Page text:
I grew up with a love and fascination for airplanes, and yes, I was one of those kids whose ceiling was completely bedecked in hanging 1:72 model kit airplanes that I had built and painted myself. So naturally, visiting airfields and air museums is an absolute must for me, which explains then why I just stood there maniacally grinning like an idiot when this sight finally rolled into view during my day of Balboa Park explorations:

A Convair YF2Y-1 Seadart and a Lockheed A-12 Oxcart (precursor to the legendary SR-71 Blackbird)?!? Yeah, this place will do just nicely thank you very much. Housed in the former Ford Building, the San Diego Air & Space Museum opened to the public in 1963 and promotes itself as one of the largest aviation museums in the United States, with two restoration facilities, one on site, and in a similar fashion to the Smithsonian Air & Space Museum with its Steven F. Udvar-Hazy Center, another located at nearby Gillespie Field Annex.

San Diego has of course a long history and connection with both the aviation industry and the United States Navy, and as such, together with its large library and archive holdings, the museum is packed from floor to ceiling with a mix of reproduction, replica, and authentic pieces. The museum is split into a number of distinctive galleries, including a World War I Gallery, a Golden Age of Flight Gallery (1919-1939), a World War II Gallery, the Modern Jet & Space Age Gallery, the Theodore Gildred Rotunda (celebrating San Diego’s contribution to aviation), and finally the Edwin D. McKellar Pavilion of Flight, which at the center of the museum acts as the museum’s event and relaxation space, though that said, you are expected to relax in this courtyard space while surrounded by a Consolidated PBY-5A Catalina, Mikoyan-Gurevich MiG-17, Ford 5-AT-B Trimotor, and Bell AH-1E Cobra of all things!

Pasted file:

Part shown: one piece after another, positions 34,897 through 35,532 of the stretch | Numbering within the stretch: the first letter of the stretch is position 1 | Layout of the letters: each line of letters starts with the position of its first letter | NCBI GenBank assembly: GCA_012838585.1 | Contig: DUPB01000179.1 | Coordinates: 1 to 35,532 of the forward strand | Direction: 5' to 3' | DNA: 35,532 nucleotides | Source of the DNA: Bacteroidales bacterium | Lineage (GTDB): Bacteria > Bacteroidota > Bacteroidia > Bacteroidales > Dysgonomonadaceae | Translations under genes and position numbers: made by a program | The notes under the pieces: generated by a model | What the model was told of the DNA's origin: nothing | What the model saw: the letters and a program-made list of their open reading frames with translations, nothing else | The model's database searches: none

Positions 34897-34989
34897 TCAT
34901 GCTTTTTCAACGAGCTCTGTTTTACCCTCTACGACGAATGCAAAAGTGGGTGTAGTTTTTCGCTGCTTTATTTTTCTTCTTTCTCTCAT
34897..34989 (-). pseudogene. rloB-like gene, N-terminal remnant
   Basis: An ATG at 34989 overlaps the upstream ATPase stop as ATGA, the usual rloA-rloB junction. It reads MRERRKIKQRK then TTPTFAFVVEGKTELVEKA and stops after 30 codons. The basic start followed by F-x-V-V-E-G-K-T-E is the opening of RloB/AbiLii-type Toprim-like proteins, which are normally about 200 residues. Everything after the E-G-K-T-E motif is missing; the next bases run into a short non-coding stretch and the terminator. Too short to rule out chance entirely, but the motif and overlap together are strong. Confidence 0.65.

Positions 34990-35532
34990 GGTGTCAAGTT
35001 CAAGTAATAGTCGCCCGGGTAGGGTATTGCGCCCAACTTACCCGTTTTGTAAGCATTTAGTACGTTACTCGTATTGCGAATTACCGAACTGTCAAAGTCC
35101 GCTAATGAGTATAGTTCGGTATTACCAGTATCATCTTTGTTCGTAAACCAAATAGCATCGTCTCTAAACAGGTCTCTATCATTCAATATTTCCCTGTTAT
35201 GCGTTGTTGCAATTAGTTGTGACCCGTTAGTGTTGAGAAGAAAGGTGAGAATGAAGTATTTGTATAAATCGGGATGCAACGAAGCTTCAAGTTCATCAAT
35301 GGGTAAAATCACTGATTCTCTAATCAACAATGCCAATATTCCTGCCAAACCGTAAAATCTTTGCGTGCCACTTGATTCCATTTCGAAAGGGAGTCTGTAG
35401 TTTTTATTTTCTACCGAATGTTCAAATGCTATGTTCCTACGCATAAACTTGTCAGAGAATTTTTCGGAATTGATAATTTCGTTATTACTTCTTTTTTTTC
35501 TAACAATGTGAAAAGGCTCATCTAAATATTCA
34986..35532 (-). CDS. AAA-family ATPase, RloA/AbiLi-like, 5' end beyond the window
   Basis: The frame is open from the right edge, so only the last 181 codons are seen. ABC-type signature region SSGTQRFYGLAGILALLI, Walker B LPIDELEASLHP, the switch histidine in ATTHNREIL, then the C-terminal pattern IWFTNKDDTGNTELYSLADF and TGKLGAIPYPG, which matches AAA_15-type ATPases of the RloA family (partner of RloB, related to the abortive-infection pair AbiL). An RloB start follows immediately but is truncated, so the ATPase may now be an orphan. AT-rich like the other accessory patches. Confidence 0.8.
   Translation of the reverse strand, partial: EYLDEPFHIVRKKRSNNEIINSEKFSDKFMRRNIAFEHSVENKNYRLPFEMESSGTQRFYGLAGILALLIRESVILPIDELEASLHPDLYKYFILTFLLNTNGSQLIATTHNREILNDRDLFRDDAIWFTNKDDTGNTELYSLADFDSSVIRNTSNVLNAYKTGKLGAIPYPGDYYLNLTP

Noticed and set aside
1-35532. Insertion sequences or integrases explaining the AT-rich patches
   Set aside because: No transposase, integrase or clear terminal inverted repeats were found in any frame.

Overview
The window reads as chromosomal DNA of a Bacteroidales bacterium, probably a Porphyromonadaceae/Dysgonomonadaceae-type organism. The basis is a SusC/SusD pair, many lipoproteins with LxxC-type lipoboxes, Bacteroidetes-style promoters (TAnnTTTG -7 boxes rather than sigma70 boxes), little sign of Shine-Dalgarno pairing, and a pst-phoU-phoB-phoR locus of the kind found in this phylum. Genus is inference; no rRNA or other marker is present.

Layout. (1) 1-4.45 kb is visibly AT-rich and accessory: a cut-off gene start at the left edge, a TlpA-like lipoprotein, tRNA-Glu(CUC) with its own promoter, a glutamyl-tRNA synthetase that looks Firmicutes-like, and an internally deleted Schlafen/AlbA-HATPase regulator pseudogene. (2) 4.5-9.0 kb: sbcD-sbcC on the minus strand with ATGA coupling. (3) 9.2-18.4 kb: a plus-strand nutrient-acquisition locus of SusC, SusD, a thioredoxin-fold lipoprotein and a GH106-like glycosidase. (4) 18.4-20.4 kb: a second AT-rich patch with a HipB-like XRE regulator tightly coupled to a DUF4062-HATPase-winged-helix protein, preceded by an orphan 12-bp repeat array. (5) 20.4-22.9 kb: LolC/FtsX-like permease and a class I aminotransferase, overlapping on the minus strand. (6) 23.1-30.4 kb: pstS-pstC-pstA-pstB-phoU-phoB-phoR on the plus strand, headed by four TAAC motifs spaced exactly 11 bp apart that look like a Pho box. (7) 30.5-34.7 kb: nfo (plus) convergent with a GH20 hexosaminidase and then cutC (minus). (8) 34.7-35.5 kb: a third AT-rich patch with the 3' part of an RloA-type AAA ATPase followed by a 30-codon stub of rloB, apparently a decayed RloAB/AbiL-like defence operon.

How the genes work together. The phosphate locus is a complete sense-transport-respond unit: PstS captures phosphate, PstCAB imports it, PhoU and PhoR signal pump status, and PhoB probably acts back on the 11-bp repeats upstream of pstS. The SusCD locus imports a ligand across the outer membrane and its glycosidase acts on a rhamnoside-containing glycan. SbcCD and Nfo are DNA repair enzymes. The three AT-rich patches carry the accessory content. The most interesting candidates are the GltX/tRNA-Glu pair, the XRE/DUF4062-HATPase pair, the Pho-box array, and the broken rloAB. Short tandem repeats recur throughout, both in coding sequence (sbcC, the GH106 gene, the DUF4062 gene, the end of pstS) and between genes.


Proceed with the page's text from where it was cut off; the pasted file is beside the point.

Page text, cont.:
As with all good museums, this one is packed full of both information and planes, and it was an absolute joy to take my time absorbing as much of it as what I possible could – from strolling through the WWI section with its compact but complex fighter planes of the era like the Sopwith Pup, SPAD VII, Albatross D.Va and the intriguing Fokker Dr.I, lingering in the Golden Age of Flight Gallery with its streamlined beauties like the Gee Bee R-1, Pitts Special, and Ryan STA, to marveling at the WWII display of so many of the planes which had filled the action stories of my childhood, like the Supermarine Spitfire Mk.XVI, Curtiss P-40E Warhawk, North American P-51D Mustang, Horton 229 Flying Wing, Douglas SBD-4 Dauntless, Grumman F6F-3 Hellcat, Grumman F4F-4 Wildcat, and of course my person favourite, the exquisite Mitsubishi A6M7 Zero!

The Space exploration gallery itself was also super informative with a great selection of spacesuits, satellites and vehicle mockups on display, but it was that finishing flourish of the gleaming blue and yellow F/A-18 A Hornet “Blue Angel 1” that really ended off my visit on a high note – I mean how can you not just love this beauty:

So sure, it may not be the biggest air and space museum that you’ll ever visit, but in terms of depth of collection it most certainly is one of the more special ones, and with a plethora of knowledgeable veterans and volunteers milling about and eager to chat, the San Diego Air & Space Museum is most certainly well worth a visit for any budding aviation enthusiast. Naturally, many photos were taken.

So not bad for a single trip to the USA then – both the Smithsonian Air & Space Museum and the San Diego Air & Space Museum done and dusted, plus spoiler alert, on my way out of the States I even managed to squeeze in a last minute trip to the incredible Steven F. Udvar-Hazy Center in Chantilly, Virginia. So yeah, younger Craig would probably have died of excitement just at the thought of all these sightings! :D

Related Link: San Diego Air & Space Museum | Wikipedia | Balboa Park | San Diego | #USA2019